This panel presents contributions on intended and unintended impacts of military interventions in Africa from the perspective of African states and societies.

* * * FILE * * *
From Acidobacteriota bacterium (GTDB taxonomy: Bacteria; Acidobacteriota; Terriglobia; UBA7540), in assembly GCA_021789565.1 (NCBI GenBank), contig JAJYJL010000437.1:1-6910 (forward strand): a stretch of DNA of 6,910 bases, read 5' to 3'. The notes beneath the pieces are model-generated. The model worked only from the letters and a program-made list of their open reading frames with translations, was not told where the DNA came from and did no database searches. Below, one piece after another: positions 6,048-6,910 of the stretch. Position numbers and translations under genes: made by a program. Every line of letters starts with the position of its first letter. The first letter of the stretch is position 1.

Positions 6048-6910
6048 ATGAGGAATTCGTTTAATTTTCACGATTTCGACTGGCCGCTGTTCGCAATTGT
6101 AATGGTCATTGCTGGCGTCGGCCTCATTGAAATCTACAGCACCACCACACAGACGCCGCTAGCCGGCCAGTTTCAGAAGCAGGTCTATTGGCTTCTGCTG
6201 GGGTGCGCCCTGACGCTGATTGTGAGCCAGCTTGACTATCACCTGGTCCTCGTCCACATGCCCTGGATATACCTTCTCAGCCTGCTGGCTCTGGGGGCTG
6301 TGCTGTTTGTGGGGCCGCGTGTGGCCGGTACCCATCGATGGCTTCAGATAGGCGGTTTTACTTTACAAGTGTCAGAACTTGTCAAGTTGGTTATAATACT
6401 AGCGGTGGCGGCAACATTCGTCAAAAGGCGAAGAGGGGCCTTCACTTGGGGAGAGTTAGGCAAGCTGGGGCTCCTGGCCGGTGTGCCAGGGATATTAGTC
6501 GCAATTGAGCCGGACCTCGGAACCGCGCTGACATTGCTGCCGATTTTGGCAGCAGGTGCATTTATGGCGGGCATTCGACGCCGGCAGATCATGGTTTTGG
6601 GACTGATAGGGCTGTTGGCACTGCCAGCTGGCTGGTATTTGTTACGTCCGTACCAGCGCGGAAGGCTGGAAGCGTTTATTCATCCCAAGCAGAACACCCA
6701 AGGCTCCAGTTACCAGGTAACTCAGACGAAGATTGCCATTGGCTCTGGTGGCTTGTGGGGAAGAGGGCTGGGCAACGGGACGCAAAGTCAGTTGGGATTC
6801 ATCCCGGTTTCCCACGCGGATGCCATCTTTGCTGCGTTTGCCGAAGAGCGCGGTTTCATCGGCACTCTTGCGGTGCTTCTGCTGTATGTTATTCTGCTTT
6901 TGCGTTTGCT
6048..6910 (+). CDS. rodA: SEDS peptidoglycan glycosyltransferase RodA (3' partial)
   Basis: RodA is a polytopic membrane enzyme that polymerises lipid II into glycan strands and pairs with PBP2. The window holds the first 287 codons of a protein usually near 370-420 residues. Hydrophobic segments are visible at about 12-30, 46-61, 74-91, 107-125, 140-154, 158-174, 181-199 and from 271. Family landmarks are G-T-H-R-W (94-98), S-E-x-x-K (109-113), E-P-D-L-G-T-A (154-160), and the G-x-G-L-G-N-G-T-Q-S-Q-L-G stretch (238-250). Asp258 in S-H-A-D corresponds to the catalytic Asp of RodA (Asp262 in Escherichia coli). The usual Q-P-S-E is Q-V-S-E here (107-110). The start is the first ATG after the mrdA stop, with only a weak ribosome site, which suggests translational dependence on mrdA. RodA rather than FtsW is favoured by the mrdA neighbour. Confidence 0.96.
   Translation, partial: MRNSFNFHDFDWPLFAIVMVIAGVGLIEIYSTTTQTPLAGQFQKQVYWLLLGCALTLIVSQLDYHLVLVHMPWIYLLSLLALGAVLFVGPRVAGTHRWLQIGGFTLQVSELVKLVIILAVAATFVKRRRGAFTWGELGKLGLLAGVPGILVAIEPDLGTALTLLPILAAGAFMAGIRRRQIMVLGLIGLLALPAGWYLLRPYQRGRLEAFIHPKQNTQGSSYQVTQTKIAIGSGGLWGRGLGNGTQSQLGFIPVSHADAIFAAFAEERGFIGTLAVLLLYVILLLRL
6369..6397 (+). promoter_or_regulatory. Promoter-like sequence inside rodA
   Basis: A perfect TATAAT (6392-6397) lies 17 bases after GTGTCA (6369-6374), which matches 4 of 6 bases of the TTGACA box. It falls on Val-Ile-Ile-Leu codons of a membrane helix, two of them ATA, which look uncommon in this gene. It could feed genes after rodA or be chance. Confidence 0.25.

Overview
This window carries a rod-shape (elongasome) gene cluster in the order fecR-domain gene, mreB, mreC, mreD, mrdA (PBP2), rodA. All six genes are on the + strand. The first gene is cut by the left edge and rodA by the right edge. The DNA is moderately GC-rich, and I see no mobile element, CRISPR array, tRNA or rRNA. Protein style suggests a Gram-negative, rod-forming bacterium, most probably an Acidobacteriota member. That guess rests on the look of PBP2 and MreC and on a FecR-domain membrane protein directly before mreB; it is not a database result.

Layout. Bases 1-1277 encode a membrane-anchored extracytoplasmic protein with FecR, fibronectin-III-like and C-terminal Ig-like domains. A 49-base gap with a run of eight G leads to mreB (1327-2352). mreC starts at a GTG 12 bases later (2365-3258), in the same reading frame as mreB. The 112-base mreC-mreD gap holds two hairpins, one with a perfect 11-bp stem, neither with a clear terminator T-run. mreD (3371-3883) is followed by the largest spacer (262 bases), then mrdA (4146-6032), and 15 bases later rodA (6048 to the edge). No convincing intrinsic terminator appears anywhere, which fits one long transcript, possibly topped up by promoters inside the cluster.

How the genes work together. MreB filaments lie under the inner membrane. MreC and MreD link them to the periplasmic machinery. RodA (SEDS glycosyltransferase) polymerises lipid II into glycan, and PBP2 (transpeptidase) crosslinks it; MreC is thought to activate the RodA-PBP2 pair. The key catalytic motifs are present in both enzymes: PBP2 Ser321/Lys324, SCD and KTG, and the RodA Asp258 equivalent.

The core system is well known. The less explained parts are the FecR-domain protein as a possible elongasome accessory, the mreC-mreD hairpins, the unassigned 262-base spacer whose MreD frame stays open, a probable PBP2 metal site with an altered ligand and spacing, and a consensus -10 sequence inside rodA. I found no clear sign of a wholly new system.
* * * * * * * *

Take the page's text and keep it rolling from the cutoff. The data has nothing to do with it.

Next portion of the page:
Military intervention remains a much used option for African and non-African actors when they address what they perceive to be significant security threats. This intervention ranges from the provision of training and equipment to air strikes and direct deployment of ground forces. Military intervention is used to address a diverse set of issues - from migration to statebuilding to large-scale civil war. Academic research tends to concentrate upon the motivations of the intervenor (i.e., a state, coalition or international organization). There is much less attention to the full range of impacts of interventions within the societies where these occur. The proliferation of interventions and their significant and diverse impacts have sparked an interest in conducting in-depth case studies where the main analytical focus is upon contextual factors and national actors. These studies ask important questions: How do military interventions affect the career mobility of officers in intervening and in local forces? How does intervention shape state capacities to monitor populations? How do interventions influence the organization and political roles of ancillary groups such as militias and vigilantes? How does intervention impact civil-military and state-society relations in areas of operation? Addressing these questions in different African contexts, contributions to this panel will take part in shaping this new research agenda. This panel is inspired by a workshop held at the Peace Research Institute Oslo in August 2016 on military interventions in Africa and is also a CRG Violent Conflict sponsored panel.